Fadrique Alfonso

  (Redirected from Fadrique Alfonso, Lord of Haro)

Fadrique Alfonso of Castile, 1st Señor de Haro (1334–1358), 25th Master of the Order of Santiago (1342–1358), was the fifth illegitimate child of Alfonso XI of Castile and Eleanor of Guzman. He was born in Seville.[1]

Don Fadrique Alfonso
Lord of Haro
La última despedida (Museo del Prado).jpg
Fadrique bidding farewell to his mother Leonor de Guzmán before her execution
Born13 January 1334
Died29 May 1358(1358-05-29) (aged 24)
Noble familyHouse of Enríquez
Spouse(s)Leonor de Angulo
FatherAlfonso XI of Castile
MotherEleanor of Guzman


Fadrique was a twin to Henry of Trastámara. While his father lived, the children of Eleanor profited from appointments and royal grants. With this backing, in 1342, Fadrique rose to the leading role of Maestre of the militant monastic Order of Santiago.[2] The prior Maestre had been Alonso Meléndez de Guzmán, his maternal uncle.

When Alfonso XI died suddenly in a siege of Gibraltar, attempts were made by his half brother King Pedro I, his mother, and her court favorite, the Duke of Albuquerque to dispossess the entire family of Eleanor. This and the subsequent execution of Eleanor in Talavera in 1351, led to rebellion by Eleanor's sons, Henry, future Henry II of Castile, Fadrique, Tello of Castile, and Sancho of Castile, Count of Alburquerque. Each rebelled from their independent corners of the Spanish kingdom. Through a combination of threats and diplomacy, Peter I of Castile was able to elicit fealty and a temporary reconciliation with his half-brothers. But this was not to last. Fadrique was named royal emissary to France, where he went to escort Pedro's bride, Blanche of Bourbon. The subsequent turmoil of this marriage and Pedro's entanglement with his mistress, María de Padilla, was unlikely to have help cement a relationship between Pedro and Fadrique.

In 1354, Fadrique was granted the role as custodian (Adelantado Mayor de la Frontera) of the Portuguese frontier.[3] Here, along with his brother Henry, they again began to plot rebellion, entering in negotiations with Juan Alfonso de Alburquerque, formerly a foe and the favorite of Pedro's court, but now fallen from favor with the king. Henry ultimately also went to seek support from the French monarchy. A second rebellion was launched against Pedro, this time others joined including the city of Toledo, who requested help from Fadrique. He arrived with 700 soldiers.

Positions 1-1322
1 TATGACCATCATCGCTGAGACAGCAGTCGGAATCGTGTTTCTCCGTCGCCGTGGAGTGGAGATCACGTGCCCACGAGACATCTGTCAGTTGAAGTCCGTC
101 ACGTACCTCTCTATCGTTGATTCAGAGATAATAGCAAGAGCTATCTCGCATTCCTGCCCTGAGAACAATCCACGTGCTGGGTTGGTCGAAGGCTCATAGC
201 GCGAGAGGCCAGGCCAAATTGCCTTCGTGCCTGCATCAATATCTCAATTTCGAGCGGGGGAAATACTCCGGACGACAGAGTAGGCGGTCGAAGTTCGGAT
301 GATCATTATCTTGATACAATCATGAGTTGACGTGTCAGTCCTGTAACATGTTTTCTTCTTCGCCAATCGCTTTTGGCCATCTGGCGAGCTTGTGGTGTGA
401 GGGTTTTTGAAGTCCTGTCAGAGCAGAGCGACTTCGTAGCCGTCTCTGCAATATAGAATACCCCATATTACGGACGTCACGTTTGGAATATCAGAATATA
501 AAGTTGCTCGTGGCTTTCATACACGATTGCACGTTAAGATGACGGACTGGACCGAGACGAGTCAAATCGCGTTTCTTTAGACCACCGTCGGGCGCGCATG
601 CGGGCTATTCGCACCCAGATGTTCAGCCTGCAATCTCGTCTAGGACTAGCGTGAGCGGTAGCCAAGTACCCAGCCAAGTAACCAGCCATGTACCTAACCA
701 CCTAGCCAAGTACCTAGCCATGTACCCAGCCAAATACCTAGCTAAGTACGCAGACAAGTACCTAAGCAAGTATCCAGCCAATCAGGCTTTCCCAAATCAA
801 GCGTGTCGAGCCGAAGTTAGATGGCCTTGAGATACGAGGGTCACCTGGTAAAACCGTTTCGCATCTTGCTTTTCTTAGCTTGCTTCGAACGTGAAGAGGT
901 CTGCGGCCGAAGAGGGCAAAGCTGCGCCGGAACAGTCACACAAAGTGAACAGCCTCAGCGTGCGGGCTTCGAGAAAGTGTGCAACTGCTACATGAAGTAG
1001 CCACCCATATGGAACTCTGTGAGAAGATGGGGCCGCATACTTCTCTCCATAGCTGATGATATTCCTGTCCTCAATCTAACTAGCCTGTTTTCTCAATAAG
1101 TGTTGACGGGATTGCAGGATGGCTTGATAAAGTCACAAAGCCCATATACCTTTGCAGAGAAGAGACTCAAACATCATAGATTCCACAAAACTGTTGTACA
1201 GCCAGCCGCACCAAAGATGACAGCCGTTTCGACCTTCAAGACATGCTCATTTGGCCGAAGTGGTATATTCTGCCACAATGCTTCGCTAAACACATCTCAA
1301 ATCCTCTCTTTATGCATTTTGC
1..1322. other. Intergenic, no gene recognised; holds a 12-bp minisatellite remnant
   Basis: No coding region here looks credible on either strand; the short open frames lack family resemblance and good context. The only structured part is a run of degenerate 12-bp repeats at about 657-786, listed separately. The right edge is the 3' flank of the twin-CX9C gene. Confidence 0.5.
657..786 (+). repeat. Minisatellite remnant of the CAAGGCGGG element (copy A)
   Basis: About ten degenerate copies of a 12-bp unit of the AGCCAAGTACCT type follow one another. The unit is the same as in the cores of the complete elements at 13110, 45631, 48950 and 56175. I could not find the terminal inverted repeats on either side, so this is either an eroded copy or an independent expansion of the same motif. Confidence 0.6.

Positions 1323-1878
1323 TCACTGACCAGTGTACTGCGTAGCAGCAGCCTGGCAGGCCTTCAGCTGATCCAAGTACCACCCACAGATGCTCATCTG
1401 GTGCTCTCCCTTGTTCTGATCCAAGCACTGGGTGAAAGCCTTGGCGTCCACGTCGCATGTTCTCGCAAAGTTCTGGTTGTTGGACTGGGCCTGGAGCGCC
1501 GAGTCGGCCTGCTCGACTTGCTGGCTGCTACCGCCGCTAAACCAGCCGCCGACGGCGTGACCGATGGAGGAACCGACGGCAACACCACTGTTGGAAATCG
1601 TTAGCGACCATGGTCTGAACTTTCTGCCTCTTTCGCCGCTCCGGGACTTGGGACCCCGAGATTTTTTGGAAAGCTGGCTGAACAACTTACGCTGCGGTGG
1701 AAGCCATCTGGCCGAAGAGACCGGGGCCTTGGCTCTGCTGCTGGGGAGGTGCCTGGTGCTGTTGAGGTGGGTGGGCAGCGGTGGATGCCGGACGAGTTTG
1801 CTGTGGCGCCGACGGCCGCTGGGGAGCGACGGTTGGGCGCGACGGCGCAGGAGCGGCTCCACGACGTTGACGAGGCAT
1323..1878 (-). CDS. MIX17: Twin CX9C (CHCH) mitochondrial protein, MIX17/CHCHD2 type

Again Pedro cajoled with a mixture of forgiveness and with the mediation of Juan Fernández de Henestrosa, uncle of María de Padilla, and for a second time Fadrique was reconciled to Pedro and offered a post with the court. Pedro even invited Fadrique to Seville, with the pretext of seeking his council.

The subsequent events were chronicled most famously by Pero Lopez de Ayala, a contemporary historian, but one who ultimately worked under the victorious Henry II, the full brother of Fadrique. Some later historians found the characterization of Pedro as a cruel murderer as propaganda.

Once in Seville, Fadrique and his knights met with the king. Paying visits to the King's mistress, he apprehended the threatened treachery, and rushed to the stables at the Alcázar of Seville. Soldiers of the king separated Fadrique from his knight companions, and in a courtyard of the Alcazar, he was murdered with a mace hit from behind. Ayala claims the King asked for his lunch to be brought to him there, so that he could dine in front of the moribund Fadrique. Other stories hold that he was captured and ultimately directly executed by the king.[4]

After his murder, his body was interred in the Cathedral of Seville. In 1579, his mortal remains were transferred to the crypt of the royal chapel where they remain to this day.


As Maester of the Order of Santiago, Fadrique was putatively required to remain celibate. Through illegitimate marriages he fathered the lineage of the Enríquez family, who became Admirals of Castile and later Dukes of Medina de Rioseco.[2]

By an unknown woman (possibly a Sephardic Jewish woman named Paloma), he had one illegitimate son:

By Leonor de Angulo y Córdoba (b. c. 1340), a Castilian noblewoman, he had two illegitimate children:

  • Pedro Enríquez de Castilla (b. 1355, d. May 5, 1400), 1st Conde de Trastámara, 2nd Constable of Castile, married in 1385 to Isabel de Castro (b. circa 1360), had issue
  • Leonor Enríquez de Castilla (b. circa 1357), married to Diego Gómez Sarmiento, Marshall of Castile (b. circa 1355, d. August 14, 1385), had issue.

His descendant Juana Enriquez (1425 – February 13, 1468), was the second wife of John II of Aragon and the mother of Ferdinand II of Aragon.


Preceded by
Alonso Meléndez de Guzmán
Grand Master of the Order of Santiago

Succeeded by
Garci Álvarez de Toledo


  1. ^ Douglas Richardson; Kimball G. Everingham; David Faris (2004). Plantagenet Ancestry: A Study In Colonial And Medieval Families. Genealogical Publishing. ISBN 0-8063-1750-7.
  2. ^ a b "Fadrique Alfonso, Master of Santiago", Fernão Lopes's chronicles, University of Georgia
  3. ^ Pedro the Cruel of Castile, 1350–1369 By Clara Estow
  4. ^ Cronicas de los reyes Castilla: Don Pedro, Volume 1 By Pedro López de Ayala, Eugenio Llaguno y Amirola, Jéronimo Zurita, Page 238
  5. ^ de Sousa, Antonio Caetano (1735). Historia genealogica da casa real portugueza. Lisboa Occidental. p. 415.